Stitch markers. I have gathered quite a collection. And I love having a selection of pretty project bags too!

Any advice for knitters who might want to design their own patterns?
Give it a go! Start off designing something you would like to knit or wear and see how you go - you never know when you might create a winner!



Do you have a special space / studio you like to work in?
I work in a corner of my lounge. I have a lazy boy chair and a shelf with everything I need right beside me. With young kids, it means I'm always right where they need me. I do take my laptop into the dining room for peace and quiet and pattern grading/editing though.

What are your plans for the next year or so?
To design more patterns! I have a few things coming out in early 2014 that are a collaboration with other people, and I have notebooks full of sketches, so there will be more.

Find out more about Sarah's designs over on her blog!

Sunday, October 13, 2013

Beach + crafts = good weekend

We were lucky to get a great break in the stormy weather this weekend and take our first venture out to our local beach, Te Henga.

I love coming out here. It's not far from where we live, maybe 20 minutes or so, but it feels like a completely different world. The sand is black and the surf is rough. The landscape is raw out here.
Dunes mingle with tussock grass and the wind whips around the rocks.


The locals all hang out at the Bethells Store cafe by the beach - for me a much cooler option than some of the other busier west coast beaches. Much more laid back out here, and the milkshakes are excellent.


To the crafting - Vintage Honey Hat number one is complete - only three days of knitting!
I did drop a bunch of stitches earlier today, and after a bit of swearing at myself for being very clumsy, I managed to save it. I wouldn't have been happy if I'd had to frog the whole thing.
At this rate I should have the next two finished over next weekend, and then I can plan Matching-Hats-At-Work Day!


And no weekend is complete without a bit of reading. Best book discovery ever!
Craftydermy, edited by Tracey Benton, is the crafters' answer to the current trend for taxidermy.


It's an aesthetic I love but something I've got some issues with, so finding instructions on how to sew a cruelty-free tiger skin rug really appeals.
I'm quite a fan of the knitted fox fur by Knit and Destroy's Kandy Diamond
I think I'll be adding it to my Ravelry queue very soon.


Thursday, October 10, 2013

Honey hats with a Vintage feel

Skeinz Vintage DK
L-R Port Wine, Charcoal and Carmine

The Honey hat has turned into such a success that three of my lovely workmates have asked if I can knit them one each. 
I know these gals won't lose them and will really appreciate the time that goes into them. One of them is even learning to knit, so she totally gets it. 

I gave them some guidance on what yarn I thought would be best. 
After doing some recent knitting with Skeinz Vintage DK, I figured the important thing was good stitch definition and this yarn definitely delivers.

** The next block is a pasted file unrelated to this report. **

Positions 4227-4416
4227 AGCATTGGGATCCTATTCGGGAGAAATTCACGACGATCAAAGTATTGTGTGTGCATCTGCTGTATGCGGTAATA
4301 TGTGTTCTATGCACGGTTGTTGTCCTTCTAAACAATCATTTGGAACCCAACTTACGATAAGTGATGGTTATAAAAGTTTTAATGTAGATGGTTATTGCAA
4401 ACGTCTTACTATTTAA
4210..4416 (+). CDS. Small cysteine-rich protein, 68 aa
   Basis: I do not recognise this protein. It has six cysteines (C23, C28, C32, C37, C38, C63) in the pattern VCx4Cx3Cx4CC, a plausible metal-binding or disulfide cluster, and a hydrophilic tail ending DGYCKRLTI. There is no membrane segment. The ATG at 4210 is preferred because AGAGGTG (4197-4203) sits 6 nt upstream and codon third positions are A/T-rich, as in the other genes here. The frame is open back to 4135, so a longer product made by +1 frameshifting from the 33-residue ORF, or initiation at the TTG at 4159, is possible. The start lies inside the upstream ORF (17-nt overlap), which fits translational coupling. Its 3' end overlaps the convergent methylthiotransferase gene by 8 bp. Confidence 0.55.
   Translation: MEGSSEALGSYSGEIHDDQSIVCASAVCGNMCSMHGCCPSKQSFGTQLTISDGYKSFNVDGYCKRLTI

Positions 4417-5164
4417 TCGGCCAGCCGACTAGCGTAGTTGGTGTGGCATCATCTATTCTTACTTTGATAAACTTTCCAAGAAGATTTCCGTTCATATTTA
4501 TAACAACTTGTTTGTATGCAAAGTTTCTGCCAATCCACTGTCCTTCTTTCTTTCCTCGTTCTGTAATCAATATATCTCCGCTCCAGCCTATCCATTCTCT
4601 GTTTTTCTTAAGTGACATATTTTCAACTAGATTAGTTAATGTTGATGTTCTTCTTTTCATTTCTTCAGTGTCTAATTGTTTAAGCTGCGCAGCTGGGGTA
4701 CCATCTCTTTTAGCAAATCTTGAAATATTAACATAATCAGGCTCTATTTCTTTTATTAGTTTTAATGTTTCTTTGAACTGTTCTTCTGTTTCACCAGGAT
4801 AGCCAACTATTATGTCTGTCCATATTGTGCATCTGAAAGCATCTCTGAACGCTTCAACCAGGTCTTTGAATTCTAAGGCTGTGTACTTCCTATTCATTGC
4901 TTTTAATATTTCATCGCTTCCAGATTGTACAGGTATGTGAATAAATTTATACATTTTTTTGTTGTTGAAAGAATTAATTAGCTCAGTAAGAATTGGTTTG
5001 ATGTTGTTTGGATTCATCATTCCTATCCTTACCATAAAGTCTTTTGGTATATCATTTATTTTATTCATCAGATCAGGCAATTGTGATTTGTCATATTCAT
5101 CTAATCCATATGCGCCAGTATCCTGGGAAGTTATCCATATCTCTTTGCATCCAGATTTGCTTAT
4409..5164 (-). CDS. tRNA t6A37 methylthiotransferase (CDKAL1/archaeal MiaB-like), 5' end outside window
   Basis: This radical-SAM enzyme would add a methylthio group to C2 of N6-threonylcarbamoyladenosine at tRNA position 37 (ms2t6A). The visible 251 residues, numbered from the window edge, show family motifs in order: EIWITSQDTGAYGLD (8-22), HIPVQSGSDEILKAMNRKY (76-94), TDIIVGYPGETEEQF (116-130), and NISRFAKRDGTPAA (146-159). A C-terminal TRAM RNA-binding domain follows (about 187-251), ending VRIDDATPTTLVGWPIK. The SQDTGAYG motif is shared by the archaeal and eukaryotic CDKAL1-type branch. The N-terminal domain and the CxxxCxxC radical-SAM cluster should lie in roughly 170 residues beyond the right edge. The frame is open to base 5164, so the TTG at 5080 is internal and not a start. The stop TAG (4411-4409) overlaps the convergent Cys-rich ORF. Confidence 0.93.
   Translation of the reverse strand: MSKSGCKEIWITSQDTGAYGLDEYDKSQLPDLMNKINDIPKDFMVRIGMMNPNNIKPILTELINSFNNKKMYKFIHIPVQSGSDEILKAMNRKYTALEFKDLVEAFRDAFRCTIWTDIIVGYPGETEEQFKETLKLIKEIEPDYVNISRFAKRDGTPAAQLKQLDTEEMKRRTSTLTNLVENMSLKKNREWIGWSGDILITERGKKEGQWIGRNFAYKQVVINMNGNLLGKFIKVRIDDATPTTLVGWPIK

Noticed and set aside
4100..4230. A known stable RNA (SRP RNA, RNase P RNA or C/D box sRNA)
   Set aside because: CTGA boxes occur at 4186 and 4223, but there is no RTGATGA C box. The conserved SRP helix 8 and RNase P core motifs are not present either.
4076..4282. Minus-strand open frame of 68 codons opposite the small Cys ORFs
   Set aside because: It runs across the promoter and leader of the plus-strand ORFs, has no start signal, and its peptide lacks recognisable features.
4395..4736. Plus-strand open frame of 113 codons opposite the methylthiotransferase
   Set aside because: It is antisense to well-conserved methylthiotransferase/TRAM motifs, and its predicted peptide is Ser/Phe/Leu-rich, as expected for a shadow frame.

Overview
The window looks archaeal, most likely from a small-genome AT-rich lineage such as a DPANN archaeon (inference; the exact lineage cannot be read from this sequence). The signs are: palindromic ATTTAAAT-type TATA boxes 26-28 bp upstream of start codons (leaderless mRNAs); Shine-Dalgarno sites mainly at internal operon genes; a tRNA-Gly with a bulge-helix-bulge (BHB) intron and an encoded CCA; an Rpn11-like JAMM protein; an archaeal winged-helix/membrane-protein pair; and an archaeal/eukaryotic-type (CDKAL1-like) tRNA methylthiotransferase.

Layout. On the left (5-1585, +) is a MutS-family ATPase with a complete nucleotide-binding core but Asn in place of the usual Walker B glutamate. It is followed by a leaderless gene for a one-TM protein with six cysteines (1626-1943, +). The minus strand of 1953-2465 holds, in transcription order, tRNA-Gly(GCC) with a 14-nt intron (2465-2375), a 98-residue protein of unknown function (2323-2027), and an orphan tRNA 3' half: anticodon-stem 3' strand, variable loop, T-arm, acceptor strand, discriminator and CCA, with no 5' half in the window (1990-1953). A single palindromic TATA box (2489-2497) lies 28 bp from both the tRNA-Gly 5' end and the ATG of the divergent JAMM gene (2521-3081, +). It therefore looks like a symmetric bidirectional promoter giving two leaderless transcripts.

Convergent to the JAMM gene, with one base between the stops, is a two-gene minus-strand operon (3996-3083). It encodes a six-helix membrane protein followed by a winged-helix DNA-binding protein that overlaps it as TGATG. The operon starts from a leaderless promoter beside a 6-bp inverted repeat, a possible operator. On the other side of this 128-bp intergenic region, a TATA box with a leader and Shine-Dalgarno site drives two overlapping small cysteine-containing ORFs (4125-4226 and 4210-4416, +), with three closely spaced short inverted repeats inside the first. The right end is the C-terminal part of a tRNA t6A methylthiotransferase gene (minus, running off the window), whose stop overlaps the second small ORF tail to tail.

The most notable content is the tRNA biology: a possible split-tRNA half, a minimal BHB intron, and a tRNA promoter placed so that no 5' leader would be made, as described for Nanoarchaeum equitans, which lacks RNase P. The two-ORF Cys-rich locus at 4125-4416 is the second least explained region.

I've decided that these hats will all be gifted at the same time - my biggest dilemma now is whose to cast on first? 




Wednesday, October 9, 2013

Procrastination - in the form of knitting, obviously


I've been pretty much inseparable from my craft table this week. There's been a lot of freelancing happening around the busiest week of the year at day job and I only just realised I haven't blogged for a week. So here's a very quick update! 

While I've supposed to be writing articles, I've been processing thoughts by mainly knitting. 
Productive for my Hitchhiker - maybe not so much for the task at hand.


Love the way the colours are pooling together though - it's been such a good knit to do when I've been so busy. Not much concentration required, and sometimes that's a good thing.


Also, I've decided I needed one of my favourite knitting quotes to feature on the craft table. 
Firstly, I figured I needed it for inspiration.
But really I just wanted to procrastinate some more from my writing and play with a chalk board. Makes total sense. 
Thanks Elizabeth Zimmerman, I'll knit on indeed.

Tuesday, October 1, 2013

Hitchhiking

If there's one shawl pattern that pretty much every knitter has heard of, it's the Hitchhiker.
Designed by Martina Behm and currently sitting at 11556 projects on Ravelry, it is the most popular shawl pattern on the entire pattern database an reinterpreted countless times in a range of colourful yarns and sizes. 

Even with all the popularity and suggestions from other knitters to make one, I was never sure that hitchhiker was for me. I'm not really a shawl person. I've knitted a few Simple Things shawls to learn about yarn-overs and bust some stash, but really I'm more into my chunky scarfs and cowls. 

Then I went to KAN and got some yummy Kingfisher sock yarn from Lyn at Fibre2Go. Yes, it's true that I can't get enough of socks, but I love the colours so much in this yarn that I felt it was destined for something more than being hidden in my shoes. I've decided to put my hesitance of shawls aside for now and cast-on a Hitchhiker. 



So far I'm loving the pattern. It's pretty much just eight rows repeated, with some increases and bind-offs every so often for good measure. My only downfall so far has been one of my KnitPro interchangeable tips. The wooden tip has come out of the metal join and while it hasn't quite broken off yet, the live stitches keep getting caught in it. I've ordered some nickel plated ones to try and fix this problem asap - hopefully they will be here tomorrow so I can continue hitching.